Economic impacts related to land value, business operations, tourism, international trade, taxation, and employment are often put at the forefront of projects, with the potentially adverse influences on communities being overlooked, as suggested by Oliomogbe and Smith (2013). Furthermore, some mega projects are expected to facilitate the opening of land markets to attract investors, especially in developing countries (Brahma, 2015). Overall, there are increased expectations that governments place on their megaprojects in terms of financial inflow, but the reality is that even the most prominent and spectacular projects have an adverse influence on communities.
Beyond the high expectations to reach positive economic outcomes and drive investment, megaprojects have been intended to incorporate cultural capital through creating new cultural urban spaces to share both local and national identities (Kusuma, 2014). As mentioned by Sklair (2013), the aesthetics, fame, and the symbolic meanings of prominent megaprojects have been imperative for giving identity to a specific urban area. For example, the government of Beijing has chosen to use high-tech futuristic design in architecture to give their megaprojects recognizable branding.
The Oresund Bridge between Sweden and Denmark has also become an iconic symbol signifying the cultural, economic, and political unity between nations (Löfgren, 2015). In addition, the Malaysian Twin Petronas Towers were created to help the population to elevate the national pride of population (Bunnell, 2013). The initial expectations for megaprojects are high, but there is a limitation associated with the lacking consideration for the true influence on communities.
Gaps in Perceptions and Research
Most of the scholarly resources focusing on the influence of megaprojects have only looked at tangible economic benefits and costs. According to Flyvbjerg (2014), megaprojects take significant financial investments that are taken from the GDP of countries. Despite this, Dimitriou (2014) suggested that when the megaprojects are completed, there is often a misalignment between the expected benefits and objectives and reality. The level of local community losses can be high, and the existing literature so far has overlooked the perceived reality that people encounter as they are adversely influenced by megaprojects (Söderlund, Sankaran, and Biesenthal, 2018).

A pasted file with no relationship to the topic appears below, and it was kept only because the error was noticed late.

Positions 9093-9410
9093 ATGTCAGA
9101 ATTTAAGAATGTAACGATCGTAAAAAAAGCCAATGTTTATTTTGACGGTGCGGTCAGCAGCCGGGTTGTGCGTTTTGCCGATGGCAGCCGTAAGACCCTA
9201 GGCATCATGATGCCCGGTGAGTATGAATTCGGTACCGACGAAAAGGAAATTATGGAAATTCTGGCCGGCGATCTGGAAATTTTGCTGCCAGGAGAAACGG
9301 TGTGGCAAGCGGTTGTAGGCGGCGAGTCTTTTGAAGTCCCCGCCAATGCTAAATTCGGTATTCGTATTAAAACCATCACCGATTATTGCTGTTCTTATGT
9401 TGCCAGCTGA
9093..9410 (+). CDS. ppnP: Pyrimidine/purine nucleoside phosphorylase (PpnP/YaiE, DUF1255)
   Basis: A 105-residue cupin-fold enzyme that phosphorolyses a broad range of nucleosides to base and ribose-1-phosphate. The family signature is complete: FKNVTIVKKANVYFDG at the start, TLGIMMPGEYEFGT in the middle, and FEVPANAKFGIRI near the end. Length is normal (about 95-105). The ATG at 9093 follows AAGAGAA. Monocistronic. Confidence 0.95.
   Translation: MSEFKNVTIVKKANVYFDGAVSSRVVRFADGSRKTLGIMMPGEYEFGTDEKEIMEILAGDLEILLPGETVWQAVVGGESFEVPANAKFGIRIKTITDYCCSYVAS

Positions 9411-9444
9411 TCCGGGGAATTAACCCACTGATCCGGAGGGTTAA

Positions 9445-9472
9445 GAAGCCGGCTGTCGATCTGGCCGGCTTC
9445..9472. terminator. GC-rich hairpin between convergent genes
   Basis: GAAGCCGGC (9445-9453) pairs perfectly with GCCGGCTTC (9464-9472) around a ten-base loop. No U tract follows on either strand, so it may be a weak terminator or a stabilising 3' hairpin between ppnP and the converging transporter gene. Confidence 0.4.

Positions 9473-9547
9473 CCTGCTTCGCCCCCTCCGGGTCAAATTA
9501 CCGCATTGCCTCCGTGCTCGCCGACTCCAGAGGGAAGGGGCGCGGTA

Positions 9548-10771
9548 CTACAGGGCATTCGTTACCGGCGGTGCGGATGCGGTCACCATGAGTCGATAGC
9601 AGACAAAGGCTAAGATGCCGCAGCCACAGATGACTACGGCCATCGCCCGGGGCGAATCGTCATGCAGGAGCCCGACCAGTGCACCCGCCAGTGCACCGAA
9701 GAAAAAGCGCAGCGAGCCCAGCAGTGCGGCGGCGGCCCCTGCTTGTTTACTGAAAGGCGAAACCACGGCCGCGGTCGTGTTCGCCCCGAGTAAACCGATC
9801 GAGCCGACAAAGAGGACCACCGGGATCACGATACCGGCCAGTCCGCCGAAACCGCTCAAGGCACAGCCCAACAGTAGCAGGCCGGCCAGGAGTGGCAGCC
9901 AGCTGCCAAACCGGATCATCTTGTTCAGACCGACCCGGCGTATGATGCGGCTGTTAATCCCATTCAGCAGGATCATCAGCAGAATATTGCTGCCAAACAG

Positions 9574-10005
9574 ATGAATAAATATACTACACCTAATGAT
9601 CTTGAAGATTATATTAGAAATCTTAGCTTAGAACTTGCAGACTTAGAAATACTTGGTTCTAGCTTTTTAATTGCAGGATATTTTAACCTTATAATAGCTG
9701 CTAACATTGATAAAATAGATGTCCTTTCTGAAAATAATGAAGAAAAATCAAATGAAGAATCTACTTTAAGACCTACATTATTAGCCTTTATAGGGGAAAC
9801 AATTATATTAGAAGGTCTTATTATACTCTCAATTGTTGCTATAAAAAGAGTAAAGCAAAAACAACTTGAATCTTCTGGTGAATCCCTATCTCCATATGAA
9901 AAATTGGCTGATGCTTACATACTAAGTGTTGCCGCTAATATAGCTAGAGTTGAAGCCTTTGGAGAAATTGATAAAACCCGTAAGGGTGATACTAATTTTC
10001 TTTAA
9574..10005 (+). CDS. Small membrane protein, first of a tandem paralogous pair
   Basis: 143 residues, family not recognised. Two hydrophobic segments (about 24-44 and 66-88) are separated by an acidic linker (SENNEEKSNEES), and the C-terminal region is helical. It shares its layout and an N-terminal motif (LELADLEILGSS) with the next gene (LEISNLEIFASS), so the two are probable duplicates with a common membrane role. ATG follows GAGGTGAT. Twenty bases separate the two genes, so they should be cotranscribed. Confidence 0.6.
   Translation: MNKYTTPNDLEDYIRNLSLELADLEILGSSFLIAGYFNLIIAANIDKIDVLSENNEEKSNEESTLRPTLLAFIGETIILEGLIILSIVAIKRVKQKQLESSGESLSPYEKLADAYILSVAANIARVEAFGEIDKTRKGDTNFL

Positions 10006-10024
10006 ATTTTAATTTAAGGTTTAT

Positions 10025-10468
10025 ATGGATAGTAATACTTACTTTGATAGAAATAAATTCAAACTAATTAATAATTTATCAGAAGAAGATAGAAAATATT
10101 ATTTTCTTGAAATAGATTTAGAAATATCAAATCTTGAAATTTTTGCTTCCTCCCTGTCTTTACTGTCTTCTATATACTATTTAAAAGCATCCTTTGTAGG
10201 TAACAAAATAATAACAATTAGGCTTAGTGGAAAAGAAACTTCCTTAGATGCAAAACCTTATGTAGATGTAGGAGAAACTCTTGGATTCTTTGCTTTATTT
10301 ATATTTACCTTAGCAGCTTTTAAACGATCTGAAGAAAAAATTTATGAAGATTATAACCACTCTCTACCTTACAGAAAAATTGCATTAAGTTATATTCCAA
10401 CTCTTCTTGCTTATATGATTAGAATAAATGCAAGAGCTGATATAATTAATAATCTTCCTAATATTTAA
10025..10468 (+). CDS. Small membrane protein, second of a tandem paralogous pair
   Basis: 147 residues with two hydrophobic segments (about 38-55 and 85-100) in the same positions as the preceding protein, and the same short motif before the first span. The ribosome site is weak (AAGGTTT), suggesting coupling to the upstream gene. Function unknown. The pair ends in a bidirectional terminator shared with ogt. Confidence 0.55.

The failure to focus on local communities when it comes to exploring the impact of megaprojects points to the lack of awareness on the part of decision-makers (Maddaloni and Davis, 2017). This is surprising because the effect of megaprojects on society is among the leading dimensions of their success as well as the satisfaction of people with them (Shenhar and Holzmann, 2017). Therefore, studying the perceptions of local communities of the positive and negative impacts of megaprojects is essential because of the gap in research within the existing body of knowledge.
Negative perceptions associated with megaprojects usually focus on the adverse actions and decisions of stakeholders. For example, the disparities related to the neighboring communities of megaprojects are rarely captured, which leads to further inequalities (Van de Graaf and Sovacool, 2014).
Besides, local communities may not be informed about the potential implications of the project, which results in them expecting the benefits while the harmful spillover effects build up over time, leading to dissatisfaction. In addition, there is little involvement of legal players in the development of megaprojects, which exasperates the further influence of construction on communities (Robbins, 2015). However, when the actual advantages do not meet the expectations that people had at the stages of planning, the positive attitudes that were initially established may become negative and tarnish the reputation of megaprojects.